The Monthly Recharge - March 2015, Re-invent the PD Wheel
About L+D

Leadership+Design is a nonprofit organization and educational collaborative dedicated to creating a new culture of school leaders - empathetic, creative, collaborative and adaptable solution-makers who can make a positive difference in a rapidly changing world.

  • We support creative and innovative school leadership at the individual and organizational level.       
  • We serve school leaders at all points in their careers - from teacher leaders to heads of school as well as student leaders.
  • We help schools design strategies for change, growth, and innovation.    
  • We bring creativity, collaboration & co-creation, empathy, a "yes, and..." mindset, and experiential learning to all of our work.
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Upcoming Programs:

L+D Bootcamp, NOLA

April 17 + 18

Tulane University, New Orleans


Learning Adventure in Design Thinking

This two-day bootcamp provides participants with the opportunity to experience a real-world design challenge and to practice Design Thinking in the context of school. 


Registration is open.  


L+D Bootcamp, SF 

May 2 + 3
Mithun-Solomon, San Francisco

Interactive Leadership Bootcamp

This two-day bootcamp is for school leaders wanting to think creatively, work effectively, and build innovative school cultures through Design Thinking.


Registration is open.


Traiblazer:  The Innovative Leadership Conference

June 22-25, 2015

Watershed School,

Boulder, CO


Registration is open.


Wonder Women! Uncovering Your Superpowers and Signature Leadership Presence

July 8-11, 2015

Emma Willard School

Troy, NY


Registration is open.


Santa Fe Seminar

November 11-14, 2015

La Fonda on Plaza

Santa Fe, NM


Registration is open.


Collaboration Cards

Order your deck today.

This card deck is a tool to enhance group work. The paradox of group life exists in any group - those that form in places of business, schools, churches, sports teams and even families.


As human beings, we crave group life and we also find it to be hard, messy and complex.  Groups that have tools to identify and manage conflict, to get "unstuck" and to move forward, are more productive and also more joyful. 


These playful L+D Cards offer over 70 suggestions for managing group life, increasing productivity in groups and deepening the connection between collaborators.


$25.00 per deck + Shipping and Handling. Click on the icon below to place your order.




L+D Board of Directors

Lee Burns
Head of School
The McCallie School
Chattanooga, TN

Sandy Drew, Board President
Development Consultant
Sonoma, CA

Trudy Hall
Head of School
Emma Willard School
Troy, NY
Brett Jacobsen
Head of School
Mount Vernon Presbyterian School
Atlanta, GA
Barbara Kraus-Blackney
Executive Director
Philadelphia, PA 

Karan Merry
Head of School (Ret.)
St. Paul's Episcopal School
Brooklyn, NY 
Carla Robbins Silver (ex-officio)
Executive Director, L+D
Los Gatos, CA 

Mary Stockavas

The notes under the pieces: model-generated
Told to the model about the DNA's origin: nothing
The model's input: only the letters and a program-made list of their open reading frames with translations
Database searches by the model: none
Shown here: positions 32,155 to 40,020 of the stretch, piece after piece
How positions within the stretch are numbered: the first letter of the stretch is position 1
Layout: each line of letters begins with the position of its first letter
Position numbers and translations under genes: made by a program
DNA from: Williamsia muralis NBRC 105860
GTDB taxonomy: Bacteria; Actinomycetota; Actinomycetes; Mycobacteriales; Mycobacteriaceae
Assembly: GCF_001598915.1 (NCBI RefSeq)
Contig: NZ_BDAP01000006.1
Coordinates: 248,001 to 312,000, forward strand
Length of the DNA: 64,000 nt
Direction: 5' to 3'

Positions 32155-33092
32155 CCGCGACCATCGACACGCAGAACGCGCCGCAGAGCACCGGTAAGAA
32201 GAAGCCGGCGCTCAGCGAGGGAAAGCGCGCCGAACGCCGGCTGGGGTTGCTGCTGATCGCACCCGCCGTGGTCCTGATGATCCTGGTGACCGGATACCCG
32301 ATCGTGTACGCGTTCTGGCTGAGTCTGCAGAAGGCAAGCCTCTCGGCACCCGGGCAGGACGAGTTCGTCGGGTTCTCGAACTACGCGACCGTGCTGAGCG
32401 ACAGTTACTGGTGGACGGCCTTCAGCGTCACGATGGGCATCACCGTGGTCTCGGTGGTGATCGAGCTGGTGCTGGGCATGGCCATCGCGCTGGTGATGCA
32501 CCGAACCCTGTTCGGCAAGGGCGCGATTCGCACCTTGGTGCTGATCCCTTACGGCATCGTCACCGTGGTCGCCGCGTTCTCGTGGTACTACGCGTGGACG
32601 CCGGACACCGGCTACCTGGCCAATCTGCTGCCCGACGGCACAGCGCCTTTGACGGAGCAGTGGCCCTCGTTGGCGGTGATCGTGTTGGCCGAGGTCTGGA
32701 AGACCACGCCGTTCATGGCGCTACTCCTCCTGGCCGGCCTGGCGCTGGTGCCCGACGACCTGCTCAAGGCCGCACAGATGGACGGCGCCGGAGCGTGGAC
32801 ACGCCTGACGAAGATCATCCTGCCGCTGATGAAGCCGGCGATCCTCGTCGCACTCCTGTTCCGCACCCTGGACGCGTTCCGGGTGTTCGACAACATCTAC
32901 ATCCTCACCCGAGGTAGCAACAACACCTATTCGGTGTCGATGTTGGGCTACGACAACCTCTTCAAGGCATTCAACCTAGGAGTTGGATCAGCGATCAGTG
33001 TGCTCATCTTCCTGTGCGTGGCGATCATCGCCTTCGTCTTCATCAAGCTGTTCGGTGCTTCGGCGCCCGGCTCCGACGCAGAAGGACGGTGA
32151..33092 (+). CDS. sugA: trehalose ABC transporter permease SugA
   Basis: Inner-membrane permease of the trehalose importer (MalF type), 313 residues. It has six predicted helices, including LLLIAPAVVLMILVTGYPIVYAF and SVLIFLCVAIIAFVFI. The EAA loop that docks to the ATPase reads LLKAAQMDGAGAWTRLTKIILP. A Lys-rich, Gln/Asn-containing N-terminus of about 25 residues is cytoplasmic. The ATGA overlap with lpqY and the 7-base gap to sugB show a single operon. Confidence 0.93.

Bosque School
Albuquerque, NM

Paul Wenninger
Leadership Consultant
Albuquerque, NM

Christopher H. Wilson
Head of School
Esperanza Academy
Lawrence, MA 
We Can Do Better
Carla Robbins Silver, Executive Director

Two weeks ago marked the closing of the National Association of Independent Schools Annual Conference, "Design the Revolution" and this week I have followed the SXSW Educators' Conference on Twitter.  Without question, both of these industry events provide some of the best professional networking around - they are a veritable "who's who" of the school world and if you attend, you are bound to rub elbows with some amazing educators and leaders and learn from them through informal conversation if not osmosis.  


Networking, in and of itself, is a bonafide form of professional

development. In fact, Leadership+Design takes networking into account when we design professional learning experiences. One of our passions and superpowers is our ability to connect people and to create conversations that build capacity and lead to action and innovation.  Random encounters and curated connections alike can be powerful learning experiences.


Where I find the large conference experience falling short is in the

Tools of the #hacknaisac session

 more formal professional learning opportunities - those presentation sessions that happen in those lightless, airless adjoining rooms - you know, the ones with the chairs facing forward and locked together.  Walking through the hallways of the Hynes Convention Center and peering into those rooms, I felt a world away from an educational "revolution."  There was some good content in those sessions, but from my vantage point, a lot of missed opportunity for modeling the kind of teaching and learning we want to see in our schools.  Where were the problem based, inquiry based, hands-on, collaborative sessions? Why do we limit ourselves to one- hour, 90 minute, and, at most, three hour sessions where the audience members are primarily passive participants (until the last 5 minutes of Q and A)?  Doesn't that go against everything we know about learning and about how we grow as professionals?